5 Reminders for Managing Judgment

Mindfulness

Hi my Friends,

For many years I’ve been in a self-study of sorts on the topic of judgment. Long ago, a teacher of mine tasked me with the practice of simply noticing the moments where I engaged in judgment. As someone who believes so strongly in my own kind-hearted nature, I was stunned to witness that the judgment that I also hold permeates into ever faction of my life. This was eye-opening. Even though it has been years, I came to this stark realization; I still struggle with the concept of judgment, and more so, the judgment I subsequently have because of my own judgmental nature.

So I have been reflecting on what I think this all means, and how to try to transform it into something that can make life feel a little more free and light. The truth about judgment is, it’s extremely heavy.

For me, judgment is the act of holding negative and critical views or opinions of someone or something. Usually, it’s a knee-jerk reaction, with heightened emotion. Judgment tends to look like stories we write about other people, comparisons we make, and often times, criticisms that aren’t based on truth or facts.

For me, judgment often looks like:

“Ugh, I can’t believe that person just did that, what are they thinking!”

“Wow, I would never in a million years do that, they must be a terrible person”

“Only a bad person would believe that”

“Ew, that looks so bad”

As you can see, this sampling of some of my own judgmental thoughts are negative and highly critical in nature. I’ve thought these things about people I don’t even know, people I love, and even about myself. Judgment doesn’t discriminate, but the foundational through-line is that it tears someone or something down, in order to lift someone or something up.

It’s an illusion of being better than that person or thing that we are judging.

The thing about judgment is that it’s really not productive or inspiring or motivational. It’s really just an energy drain. I feel worse when I’m extra judgmental. I feel more unhappy, agitated, and anxious. And I know so many of us feel the same way.

The tricky thing about judgment is that it’s extremely hard to stop, it’s so embedded in our nature, our culture, our society. I used to think that it was possible to eliminate judgmental thinking, but after all this time, I’m not so sure that’s possible. I do think, though, that we can start to train ourselves to be less engaged with it. To be aware of the judgments, and choose differently. To nip it all in the bud, rather than letting it fester.

Ultimately, minimizing judgment will help us to move closer to where we want to be. Take a moment to think about how much time, effort, and energy you spend in judgment: being concerned with what’s wrong with other people and other things, harboring in that hostile energy. The truth is, hating on other people and things won’t help us thrive, but rather keep us stuck in a loop of self-sabotage. We don’t have to live in the judgment. It can be a role in our lives, but not the main character.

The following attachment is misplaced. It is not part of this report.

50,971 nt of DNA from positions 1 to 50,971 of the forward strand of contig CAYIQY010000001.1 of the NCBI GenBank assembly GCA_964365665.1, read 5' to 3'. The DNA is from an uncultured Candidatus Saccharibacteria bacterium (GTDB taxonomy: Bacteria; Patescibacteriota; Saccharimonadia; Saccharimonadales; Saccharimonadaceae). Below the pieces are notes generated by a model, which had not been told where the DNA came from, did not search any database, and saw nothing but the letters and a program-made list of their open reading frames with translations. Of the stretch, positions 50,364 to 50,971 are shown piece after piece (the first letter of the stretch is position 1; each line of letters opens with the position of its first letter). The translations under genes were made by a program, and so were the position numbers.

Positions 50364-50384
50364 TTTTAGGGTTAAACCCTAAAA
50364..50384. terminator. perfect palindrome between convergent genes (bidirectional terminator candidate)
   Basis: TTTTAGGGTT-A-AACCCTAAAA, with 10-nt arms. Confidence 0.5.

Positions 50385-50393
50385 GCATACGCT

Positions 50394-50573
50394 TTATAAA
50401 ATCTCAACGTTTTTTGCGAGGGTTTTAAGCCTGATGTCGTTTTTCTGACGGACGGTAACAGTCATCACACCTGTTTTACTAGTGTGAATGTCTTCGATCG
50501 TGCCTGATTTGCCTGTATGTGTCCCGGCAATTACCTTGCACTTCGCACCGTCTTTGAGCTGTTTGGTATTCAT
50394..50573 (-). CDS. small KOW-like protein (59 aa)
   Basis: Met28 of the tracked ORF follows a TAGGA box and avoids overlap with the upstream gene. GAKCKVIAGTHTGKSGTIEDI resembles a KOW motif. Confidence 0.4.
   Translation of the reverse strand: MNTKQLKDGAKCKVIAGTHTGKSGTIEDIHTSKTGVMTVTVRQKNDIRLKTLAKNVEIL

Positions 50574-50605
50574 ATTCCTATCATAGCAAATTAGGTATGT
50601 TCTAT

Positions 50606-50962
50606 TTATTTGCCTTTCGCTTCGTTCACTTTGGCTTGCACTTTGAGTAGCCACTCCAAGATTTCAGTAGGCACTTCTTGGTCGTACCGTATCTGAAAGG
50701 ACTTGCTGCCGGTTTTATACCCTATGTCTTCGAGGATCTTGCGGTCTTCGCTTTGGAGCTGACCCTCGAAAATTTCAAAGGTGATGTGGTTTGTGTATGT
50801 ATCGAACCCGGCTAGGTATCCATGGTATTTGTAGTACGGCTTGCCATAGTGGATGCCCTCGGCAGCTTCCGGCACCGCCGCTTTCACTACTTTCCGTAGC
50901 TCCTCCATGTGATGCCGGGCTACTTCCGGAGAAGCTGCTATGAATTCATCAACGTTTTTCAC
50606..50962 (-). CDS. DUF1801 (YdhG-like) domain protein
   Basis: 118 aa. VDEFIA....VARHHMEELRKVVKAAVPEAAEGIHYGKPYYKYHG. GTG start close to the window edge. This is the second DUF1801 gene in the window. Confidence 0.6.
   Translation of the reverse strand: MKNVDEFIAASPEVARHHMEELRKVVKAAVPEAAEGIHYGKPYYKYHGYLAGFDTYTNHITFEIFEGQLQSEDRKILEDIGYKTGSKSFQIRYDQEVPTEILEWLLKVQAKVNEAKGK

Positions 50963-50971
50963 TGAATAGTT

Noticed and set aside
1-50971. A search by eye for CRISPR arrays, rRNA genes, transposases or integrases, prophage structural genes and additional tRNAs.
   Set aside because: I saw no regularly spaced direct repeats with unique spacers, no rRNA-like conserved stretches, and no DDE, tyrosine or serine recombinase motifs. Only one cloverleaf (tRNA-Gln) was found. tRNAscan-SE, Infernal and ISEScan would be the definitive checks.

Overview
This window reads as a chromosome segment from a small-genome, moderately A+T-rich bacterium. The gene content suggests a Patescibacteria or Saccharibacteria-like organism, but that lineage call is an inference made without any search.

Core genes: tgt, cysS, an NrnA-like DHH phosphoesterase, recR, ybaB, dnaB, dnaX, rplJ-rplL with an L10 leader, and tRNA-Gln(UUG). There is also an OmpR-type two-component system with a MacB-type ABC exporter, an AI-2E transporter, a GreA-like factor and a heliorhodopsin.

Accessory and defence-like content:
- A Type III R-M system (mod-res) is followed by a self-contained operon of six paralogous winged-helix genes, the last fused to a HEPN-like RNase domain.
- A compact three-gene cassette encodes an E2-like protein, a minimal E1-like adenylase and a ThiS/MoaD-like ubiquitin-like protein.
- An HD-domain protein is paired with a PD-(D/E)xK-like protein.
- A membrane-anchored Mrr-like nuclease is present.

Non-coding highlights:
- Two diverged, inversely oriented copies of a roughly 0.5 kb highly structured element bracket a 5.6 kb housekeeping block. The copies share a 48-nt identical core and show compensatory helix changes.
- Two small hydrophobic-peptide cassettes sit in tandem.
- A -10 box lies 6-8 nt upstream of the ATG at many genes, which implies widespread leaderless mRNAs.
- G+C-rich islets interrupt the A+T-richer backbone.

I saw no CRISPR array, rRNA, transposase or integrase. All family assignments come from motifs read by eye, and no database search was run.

I know that I’m throwing a lot at you on such a heavy and oftentimes confusing topic, so I want to leave you with some simple reminders when you start to examine judgment in your life. Remember that this is something that we all experience, if this resonates with you, this does not make you a bad person, but rather, provides such a beautiful opportunity for growth and peace.

  1. Remember that judgment stems from stories and opinions that we’ve told ourselves. Oftentimes it’s not true, kind, or productive. When faced with a judgment, talk back to it with something that’s true, and redirect your mind to something that’s useful for you in your own life.
  2. Remember that we all live life through a completely unique lens. Other people may not view the same scene like you do. Other people haven’t had the same experiences that you have had.
  3. Remember that sometimes, the judgments that we hold about other people really are none of our business. It’s easier to critique someone else’s life and patterns than to focus inward on ourselves. But it’s the turning of the mirror and our own self-work that will help us grow into the best version of ourselves.
  4. Remember that sometimes the harshest judgments are not about others, but about ourselves. Release the need to compare who you are with the rest of the world. You are unique and perfect as you are.
  5. Remember that taking action is a beautiful way to move through anything in life. If faced with judgment that won’t dissipate, ask yourself what aligned action you can take to help shift the situation, and help bring you back to peace.

xo, Michelle

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